UPDATE: Newburgh extended virtual learning for a 2nd day Wednesday due to gun violence in the community; it was not immediately clear when the district would return to all-in-person learning.
A New York school district gave families the option to keep their kids home and go back to virtual instruction on Tuesday -- not because of COVID, but because of worsening gun violence around its schools and communities.
The Newburgh Enlarged City School District, which serves about 11,000 students in an area about 60 miles north of New York City, opened schools as normal but gave parents the remote option if they preferred.
"The district believes that our schools are safe and that students learn best in this environment. However, the district will be offering students in all grade levels the option of a virtual learning model for Tuesday, November 23, 2021," the district said in an advisory on its website.
Get Tri-state area news and weather forecasts to your inbox. Sign up for NBC New York newsletters.
City of Newburgh detectives are investigating at least six incidents of shots fired in and around the community since Nov. 17. Last week, one shooting wounded four teens just blocks from Newburgh Free Academy.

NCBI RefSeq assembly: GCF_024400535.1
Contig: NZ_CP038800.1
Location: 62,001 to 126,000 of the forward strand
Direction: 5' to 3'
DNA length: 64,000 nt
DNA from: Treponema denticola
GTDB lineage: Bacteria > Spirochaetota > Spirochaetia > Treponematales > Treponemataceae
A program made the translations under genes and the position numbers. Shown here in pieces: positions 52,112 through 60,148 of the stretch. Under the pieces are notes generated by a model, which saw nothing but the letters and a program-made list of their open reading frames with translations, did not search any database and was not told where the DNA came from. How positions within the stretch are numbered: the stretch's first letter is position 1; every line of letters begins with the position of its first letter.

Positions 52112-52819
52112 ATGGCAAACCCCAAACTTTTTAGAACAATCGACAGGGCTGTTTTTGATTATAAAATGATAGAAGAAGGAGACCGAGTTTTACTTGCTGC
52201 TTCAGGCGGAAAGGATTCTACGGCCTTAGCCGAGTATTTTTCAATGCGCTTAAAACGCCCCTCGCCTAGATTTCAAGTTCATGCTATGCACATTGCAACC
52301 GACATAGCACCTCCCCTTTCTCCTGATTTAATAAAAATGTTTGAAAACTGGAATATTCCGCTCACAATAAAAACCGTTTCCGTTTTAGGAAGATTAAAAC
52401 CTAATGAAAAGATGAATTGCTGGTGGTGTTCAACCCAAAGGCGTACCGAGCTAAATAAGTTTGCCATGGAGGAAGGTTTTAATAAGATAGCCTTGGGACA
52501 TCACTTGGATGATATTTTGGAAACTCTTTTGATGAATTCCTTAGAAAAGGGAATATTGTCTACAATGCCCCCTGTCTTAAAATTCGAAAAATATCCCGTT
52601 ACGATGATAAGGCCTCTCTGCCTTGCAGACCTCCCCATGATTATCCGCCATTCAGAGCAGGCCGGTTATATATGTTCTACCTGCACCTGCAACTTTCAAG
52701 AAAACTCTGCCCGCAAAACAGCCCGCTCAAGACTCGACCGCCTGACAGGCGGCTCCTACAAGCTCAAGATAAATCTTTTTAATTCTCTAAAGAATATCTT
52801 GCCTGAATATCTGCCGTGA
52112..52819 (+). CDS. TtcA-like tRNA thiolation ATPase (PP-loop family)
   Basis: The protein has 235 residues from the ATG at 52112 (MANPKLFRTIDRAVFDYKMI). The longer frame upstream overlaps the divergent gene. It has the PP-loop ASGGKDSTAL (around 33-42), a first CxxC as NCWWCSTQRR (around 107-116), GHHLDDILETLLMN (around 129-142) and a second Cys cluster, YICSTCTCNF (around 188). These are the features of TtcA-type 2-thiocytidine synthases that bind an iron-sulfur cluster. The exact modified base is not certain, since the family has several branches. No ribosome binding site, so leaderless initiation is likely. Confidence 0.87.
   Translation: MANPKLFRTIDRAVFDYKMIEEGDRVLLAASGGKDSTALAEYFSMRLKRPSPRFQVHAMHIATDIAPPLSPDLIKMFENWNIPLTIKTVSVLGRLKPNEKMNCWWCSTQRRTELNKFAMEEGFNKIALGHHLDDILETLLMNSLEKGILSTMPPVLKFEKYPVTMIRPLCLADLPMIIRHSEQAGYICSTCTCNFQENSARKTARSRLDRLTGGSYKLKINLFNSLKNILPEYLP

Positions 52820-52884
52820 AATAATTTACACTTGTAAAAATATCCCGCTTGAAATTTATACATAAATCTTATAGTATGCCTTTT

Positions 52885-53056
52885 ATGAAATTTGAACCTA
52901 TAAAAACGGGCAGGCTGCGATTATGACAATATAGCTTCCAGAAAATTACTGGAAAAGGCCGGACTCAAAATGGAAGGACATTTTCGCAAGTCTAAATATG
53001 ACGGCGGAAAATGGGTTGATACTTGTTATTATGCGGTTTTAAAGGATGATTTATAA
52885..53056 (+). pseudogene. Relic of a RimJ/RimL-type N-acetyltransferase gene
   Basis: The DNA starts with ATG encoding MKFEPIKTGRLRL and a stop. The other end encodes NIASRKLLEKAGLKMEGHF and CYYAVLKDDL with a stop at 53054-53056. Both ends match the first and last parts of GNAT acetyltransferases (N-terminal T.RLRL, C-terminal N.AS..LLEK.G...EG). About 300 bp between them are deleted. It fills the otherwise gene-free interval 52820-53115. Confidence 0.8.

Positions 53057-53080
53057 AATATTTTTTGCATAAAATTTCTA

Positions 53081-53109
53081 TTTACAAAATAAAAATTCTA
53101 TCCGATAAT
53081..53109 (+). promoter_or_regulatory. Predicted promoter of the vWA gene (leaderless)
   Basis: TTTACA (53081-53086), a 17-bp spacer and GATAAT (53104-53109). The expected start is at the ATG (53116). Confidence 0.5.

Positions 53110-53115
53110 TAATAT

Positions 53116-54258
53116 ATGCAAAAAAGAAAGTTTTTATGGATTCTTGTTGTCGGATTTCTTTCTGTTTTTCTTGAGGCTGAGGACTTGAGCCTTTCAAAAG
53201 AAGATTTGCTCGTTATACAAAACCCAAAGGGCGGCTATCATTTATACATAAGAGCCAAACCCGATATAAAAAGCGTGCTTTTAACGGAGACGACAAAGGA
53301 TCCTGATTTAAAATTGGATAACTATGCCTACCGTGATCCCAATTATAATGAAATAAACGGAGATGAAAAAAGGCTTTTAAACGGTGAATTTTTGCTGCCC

The shooting led to the closure of Newburgh Free Academy's campuses on Thursday and again Friday, though the gunfire was closer to South Middle School, which stayed open, according to district officials and reports. City of Newburgh leaders briefly considered -- then opted against -- declaring a state of emergency over the spike in violence.
In the Wednesday case, witness video showed several students ducking for cover and running for their lives as at least 10 shots were fired, according to police. Four teens between 16 and 18 years old were struck.
Three of the teens were shot in the leg and the fourth was shot in the stomach --- all are expected to survive. Police say the shooting started as some kind of dispute and the violence spread, though the Newburgh Enlarged City School District said the gunfire didn't happen near its campuses.
Newburgh police say there has been a 19% jump in violent crime compared to the same time last year, as well as an increase in shooting victims (31) in 2021.
The Hudson Valley town of Newburgh is home to about 28,000 people and has been beset by high crime and boarded-up homes for years. One in four Newburgh residents lives in poverty, according to Census data.
"The physical and emotional safety of everyone who enters our school and district buildings remains our highest priority," acting district superintendent Ed Forgit said in an email to parents Monday night.
"We understand that the unrest in the local community may cause some anxious feelings to arise for our students, families, faculty, and staff. We ask you to remember that many rumors that have circulated have not ended up being true. Rumors are often just that - sensationalized by word of mouth and the media."